Issue date: Fri 10 June 2016
Greenwich Theatre is taking centre stage as the iconic building gets a makeover thanks to an investment from the Royal Borough of Greenwich, and unveils artistic plans for a bold new era over the next 25 years.
“This is absolutely the theatre’s moment, no doubt about it,” said Artistic and Executive director James Haddrell as the building in Crooms Hill begins a period of repair. With roof repairs to the 1855 building underway, and plans for some rewiring, front of house improvements and the creation of a new studio theatre announced today, the company is also launching a bold new ethos.
“The local authority have invested in the building repairs, which represents a major commitment to culture at a time when arts funding is dwindling around the country. In a closure period of just 12 weeks there are significant works scheduled, which mark the start of the company’s own long-term plans for the repair and development of this historic theatre.”
“At the same time we are announcing an autumn programme that embeds the reputation we have gained over the last five years as one of the country’s leading supporters of emerging theatre companies. With shows on the main stage and in our new pop-up studio from some of the country’s newest and most exciting theatre-makers, we will also be announcing a programme of master-classes for new artists and companies on everything from marketing, lighting and sound design to touring, production management and theatre finance.”
“We will be launching a new rolling one-year technical theatre post, on a full salary, which is dedicated to new graduate theatre technicians giving them that essential first experience of working in the industry. Up to 20 emerging artists and theatre companies will participate in our Artist Development programme, offering anything from rehearsal space and tour booking support to dramaturgy and PR advice. Support for the next generation of theatre makers in this country will go from being an important part of the company’s work, as it has been for 5 years, to becoming part of our DNA.”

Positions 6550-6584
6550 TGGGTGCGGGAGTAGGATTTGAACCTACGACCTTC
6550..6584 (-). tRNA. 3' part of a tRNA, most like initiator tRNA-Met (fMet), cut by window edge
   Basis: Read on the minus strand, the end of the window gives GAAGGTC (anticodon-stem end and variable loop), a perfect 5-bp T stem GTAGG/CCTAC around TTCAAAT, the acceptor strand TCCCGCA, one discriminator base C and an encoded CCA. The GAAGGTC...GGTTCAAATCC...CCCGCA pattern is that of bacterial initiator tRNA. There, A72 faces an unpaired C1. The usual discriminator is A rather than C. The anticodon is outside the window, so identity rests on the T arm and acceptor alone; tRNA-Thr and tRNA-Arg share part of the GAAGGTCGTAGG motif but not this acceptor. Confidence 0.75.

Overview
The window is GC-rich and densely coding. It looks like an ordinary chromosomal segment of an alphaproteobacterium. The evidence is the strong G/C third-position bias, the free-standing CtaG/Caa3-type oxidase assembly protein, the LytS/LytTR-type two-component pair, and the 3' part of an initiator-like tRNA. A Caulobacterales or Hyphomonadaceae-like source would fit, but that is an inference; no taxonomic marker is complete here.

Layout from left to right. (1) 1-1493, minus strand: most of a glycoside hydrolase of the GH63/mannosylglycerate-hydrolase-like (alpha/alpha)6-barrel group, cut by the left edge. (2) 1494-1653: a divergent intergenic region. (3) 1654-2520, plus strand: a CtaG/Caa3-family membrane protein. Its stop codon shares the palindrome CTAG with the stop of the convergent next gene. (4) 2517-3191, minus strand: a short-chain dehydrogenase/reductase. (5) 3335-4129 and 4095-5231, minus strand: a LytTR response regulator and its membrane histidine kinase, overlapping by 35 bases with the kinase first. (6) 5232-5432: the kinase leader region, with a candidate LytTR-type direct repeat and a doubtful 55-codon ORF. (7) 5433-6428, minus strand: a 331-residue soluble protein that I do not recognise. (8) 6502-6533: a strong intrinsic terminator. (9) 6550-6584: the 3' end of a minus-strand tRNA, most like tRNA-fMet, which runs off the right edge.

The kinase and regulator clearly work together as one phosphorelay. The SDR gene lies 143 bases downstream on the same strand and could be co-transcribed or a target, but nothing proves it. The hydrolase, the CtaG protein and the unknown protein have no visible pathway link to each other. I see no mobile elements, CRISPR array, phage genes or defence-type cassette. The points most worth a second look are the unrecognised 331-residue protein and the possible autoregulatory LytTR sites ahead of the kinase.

“The investment represents a seed fund for a larger package of repairs. On top of that we are in discussions over a long lease on the building so we can look securely towards the future.”
The relaunch of the theatre – which has been on the same site in one form or another since 1855 – comes after the current management has reduced the debt it inherited from a quarter of a million pounds to just £30,000 and falling.
“The company was on a knife edge of viability,” said Mr Haddrell, “but now it’s more stable than it’s ever been and is far more artistically credible than in recent years. That’s been acknowledged by the local authority by this investment in our future.”
“The £400,000 represents a seed fund for a larger package of repairs. On top of that we are in discussions over a long lease on the building so we can look securely towards the future.”
Commercial director Simon Francis said that reducing Greenwich Theatre’s reliance on grants and public funding was another big part of the plan. “Ten years ago, at least 60% of our income came from public funding or grants but that’s now down to just 10%,” he said. “We’ve done that but maintained our turnover and have actually increased the number of shows we present and the audiences we attract.